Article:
Sunday, September 9, 2018

"Something old, something new..."

... Something borrowed, something blue. As the saying goes, I think I have that covered with this kitbash of one of the more iconic plastic structure kits of days gone by. Marketed under the Revel and AHM labels during my impressionable years, the Superior Bakery/Weekly Herald/Operating Engine House has always featured some of the best brick detailing ever to grace a model layout.

I have stashed away several new, untouched kits, as well as some previously kitbashed versions from my teenage years. For the most part, I abhor producing structures per the kit instructions, but I did want to take advantage of the quality of these kits. The prototype structures that I need to build don't necessarily mimic these details, so I decided that I could at least produce something that would serve as a nice background, non-rail-served industry.


Nicely detailed aged brick is a hallmark of these kits. So sad that today's mass producers (I'm looking at you Walther's) roll out the masonry walls that they do. Note that two joints are visible here, but when  painted ultimately blend in very well.
 
Some clean-up work was required to salvage some old pieces. Regrettably then, but thankfully now, it seems that I was partial to Goo back in the day.
 
The new blue and yellow walls join the middle reclaimed section, plus a couple of end walls to form a background structure that measures just about 3" x 22".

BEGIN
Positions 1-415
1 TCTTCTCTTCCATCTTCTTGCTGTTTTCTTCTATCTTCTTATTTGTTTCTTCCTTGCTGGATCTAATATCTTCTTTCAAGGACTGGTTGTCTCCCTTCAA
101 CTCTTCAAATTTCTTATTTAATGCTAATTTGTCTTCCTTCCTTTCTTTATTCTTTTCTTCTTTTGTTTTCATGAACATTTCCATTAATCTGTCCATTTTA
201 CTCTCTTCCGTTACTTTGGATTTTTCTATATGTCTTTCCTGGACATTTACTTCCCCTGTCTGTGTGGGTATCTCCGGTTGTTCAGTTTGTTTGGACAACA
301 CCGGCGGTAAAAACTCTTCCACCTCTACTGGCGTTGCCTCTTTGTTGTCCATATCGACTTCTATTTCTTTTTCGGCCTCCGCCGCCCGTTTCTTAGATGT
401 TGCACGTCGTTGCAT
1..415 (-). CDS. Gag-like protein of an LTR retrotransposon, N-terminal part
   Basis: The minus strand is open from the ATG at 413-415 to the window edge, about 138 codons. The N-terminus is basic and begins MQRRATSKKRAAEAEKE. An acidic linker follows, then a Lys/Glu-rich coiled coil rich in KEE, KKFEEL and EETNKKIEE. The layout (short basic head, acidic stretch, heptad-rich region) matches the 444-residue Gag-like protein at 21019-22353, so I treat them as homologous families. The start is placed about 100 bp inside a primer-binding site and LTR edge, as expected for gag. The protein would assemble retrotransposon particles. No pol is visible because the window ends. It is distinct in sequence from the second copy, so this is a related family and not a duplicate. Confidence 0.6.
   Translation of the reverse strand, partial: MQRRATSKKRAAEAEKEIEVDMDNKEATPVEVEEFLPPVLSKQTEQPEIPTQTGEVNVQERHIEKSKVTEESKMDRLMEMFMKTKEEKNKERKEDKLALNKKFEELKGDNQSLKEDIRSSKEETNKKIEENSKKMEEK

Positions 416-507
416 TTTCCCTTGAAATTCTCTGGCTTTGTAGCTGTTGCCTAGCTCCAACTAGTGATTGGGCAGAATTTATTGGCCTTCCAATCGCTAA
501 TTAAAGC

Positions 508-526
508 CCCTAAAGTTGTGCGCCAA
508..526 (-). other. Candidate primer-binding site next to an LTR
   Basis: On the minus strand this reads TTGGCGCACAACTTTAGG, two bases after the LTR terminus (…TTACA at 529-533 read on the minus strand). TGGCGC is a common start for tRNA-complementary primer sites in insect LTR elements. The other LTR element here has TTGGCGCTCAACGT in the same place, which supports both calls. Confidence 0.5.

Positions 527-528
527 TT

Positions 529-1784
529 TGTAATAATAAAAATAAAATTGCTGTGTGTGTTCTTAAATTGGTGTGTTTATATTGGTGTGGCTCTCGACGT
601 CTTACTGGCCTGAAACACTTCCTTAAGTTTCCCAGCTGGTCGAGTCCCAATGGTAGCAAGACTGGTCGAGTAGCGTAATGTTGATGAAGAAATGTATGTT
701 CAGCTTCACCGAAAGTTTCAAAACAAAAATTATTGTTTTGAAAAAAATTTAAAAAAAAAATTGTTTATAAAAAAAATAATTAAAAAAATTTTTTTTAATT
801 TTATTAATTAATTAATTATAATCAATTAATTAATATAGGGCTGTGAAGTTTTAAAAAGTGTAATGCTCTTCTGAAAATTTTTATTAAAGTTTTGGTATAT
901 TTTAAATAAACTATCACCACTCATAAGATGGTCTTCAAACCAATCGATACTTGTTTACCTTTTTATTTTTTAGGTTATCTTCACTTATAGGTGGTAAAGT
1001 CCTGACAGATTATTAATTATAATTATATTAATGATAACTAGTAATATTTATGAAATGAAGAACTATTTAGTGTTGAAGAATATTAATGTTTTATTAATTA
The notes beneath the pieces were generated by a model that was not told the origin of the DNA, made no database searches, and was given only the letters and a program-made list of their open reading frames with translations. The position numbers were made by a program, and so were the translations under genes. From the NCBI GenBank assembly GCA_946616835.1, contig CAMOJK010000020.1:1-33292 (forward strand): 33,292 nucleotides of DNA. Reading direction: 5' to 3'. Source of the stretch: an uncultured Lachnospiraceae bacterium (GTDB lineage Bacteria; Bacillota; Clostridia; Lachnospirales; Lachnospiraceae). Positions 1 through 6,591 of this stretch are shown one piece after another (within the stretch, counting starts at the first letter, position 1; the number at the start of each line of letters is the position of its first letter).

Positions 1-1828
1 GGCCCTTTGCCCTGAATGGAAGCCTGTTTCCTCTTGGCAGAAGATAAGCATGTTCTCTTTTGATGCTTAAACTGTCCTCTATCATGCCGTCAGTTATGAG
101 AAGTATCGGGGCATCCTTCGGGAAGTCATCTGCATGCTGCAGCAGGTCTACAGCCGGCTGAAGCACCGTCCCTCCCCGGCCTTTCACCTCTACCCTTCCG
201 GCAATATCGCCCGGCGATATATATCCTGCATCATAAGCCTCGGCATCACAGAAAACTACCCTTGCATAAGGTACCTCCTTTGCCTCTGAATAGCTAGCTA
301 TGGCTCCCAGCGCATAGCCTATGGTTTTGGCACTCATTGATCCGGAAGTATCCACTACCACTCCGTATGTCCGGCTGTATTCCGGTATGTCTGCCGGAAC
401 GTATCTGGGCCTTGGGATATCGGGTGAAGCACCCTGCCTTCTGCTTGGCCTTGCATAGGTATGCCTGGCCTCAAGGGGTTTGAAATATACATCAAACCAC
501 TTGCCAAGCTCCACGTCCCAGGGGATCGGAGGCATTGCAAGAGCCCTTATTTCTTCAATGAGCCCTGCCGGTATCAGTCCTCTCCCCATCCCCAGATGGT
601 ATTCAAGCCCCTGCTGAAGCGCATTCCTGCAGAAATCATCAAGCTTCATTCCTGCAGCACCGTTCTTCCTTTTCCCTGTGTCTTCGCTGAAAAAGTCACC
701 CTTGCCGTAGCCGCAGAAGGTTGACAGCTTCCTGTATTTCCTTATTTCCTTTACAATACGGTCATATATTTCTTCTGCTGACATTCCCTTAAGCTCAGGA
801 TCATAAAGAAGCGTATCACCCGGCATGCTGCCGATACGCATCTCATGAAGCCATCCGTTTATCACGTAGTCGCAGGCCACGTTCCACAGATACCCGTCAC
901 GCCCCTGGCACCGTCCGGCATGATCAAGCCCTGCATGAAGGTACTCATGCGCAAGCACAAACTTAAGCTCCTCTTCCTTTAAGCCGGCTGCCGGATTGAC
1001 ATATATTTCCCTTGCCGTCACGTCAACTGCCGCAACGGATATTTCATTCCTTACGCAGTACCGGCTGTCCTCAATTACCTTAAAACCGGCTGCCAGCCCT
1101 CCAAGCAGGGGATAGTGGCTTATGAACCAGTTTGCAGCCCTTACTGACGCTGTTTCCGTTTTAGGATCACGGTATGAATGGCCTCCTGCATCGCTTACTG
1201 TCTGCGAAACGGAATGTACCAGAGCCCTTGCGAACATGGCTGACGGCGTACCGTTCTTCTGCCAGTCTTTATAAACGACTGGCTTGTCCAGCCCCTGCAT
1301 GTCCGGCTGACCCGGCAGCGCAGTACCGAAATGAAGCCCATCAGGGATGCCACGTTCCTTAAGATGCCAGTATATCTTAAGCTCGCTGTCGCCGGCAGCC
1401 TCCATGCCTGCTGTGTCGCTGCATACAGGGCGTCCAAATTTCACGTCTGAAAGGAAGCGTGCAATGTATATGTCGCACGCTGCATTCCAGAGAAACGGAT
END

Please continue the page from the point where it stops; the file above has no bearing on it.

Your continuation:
End walls were made from both a new kit and a previously used one. They were  joined with the central portion of the original gable ends so they could be cut to form a parapet. The building footprint was cut from a sheet of .060 styrene and served to help erect the walls at 90 degrees and help pull the front wall assembly together.
 
Gator Board was used as a back wall and interior bracing for it's rigidity and stability. I'm not sure what adhesive is best to merge the styrene with the Gator Board, but I'm thinking Super Z RC-56, otherwise known as canopy glue. Thoughts anyone?... please!
 
Some .060 styrene was used to fabricate the roof and now a decision needs to be reached about its final topping. Since several of my other industrial structures have metal roofs (standing seam or corrugated) it would appear that it's between shingles or tar paper. Shingles could look great, but that's a lot of shingles! Again, thoughts anyone?

The walls dress up pretty nice with a coat of a very dull auto primer and await some weathering. The roof will probably end up with a long clerestory or billboard-type signage to enhance its verticality. Window frames will be decided down the road once the structure's location and ultimate purpose is decided upon.
 
So, what about the "something borrowed" part? Well this idea had rattled around in my head for a few years. I had always been intrigued with a little structure that I saw on Kip Grant's layout and a larger one on Tony Koester's. Turns out Kip had built a single version of Walther's Leviathan Manufacturing, while Tony doubled it up. 

I liked the rhythm that the windows and brickwork created. And the modest depth is perfect for a shelf layout. So I improvised using parts of a model that I always loved to get something similar to one I admire now.  Kip and Tony's finished work is pictured below. My finished photos are still to come.
 
-30-
 
 BONUS:  JUST  ONE  MORE  THING  BEFORE  WE  GO ...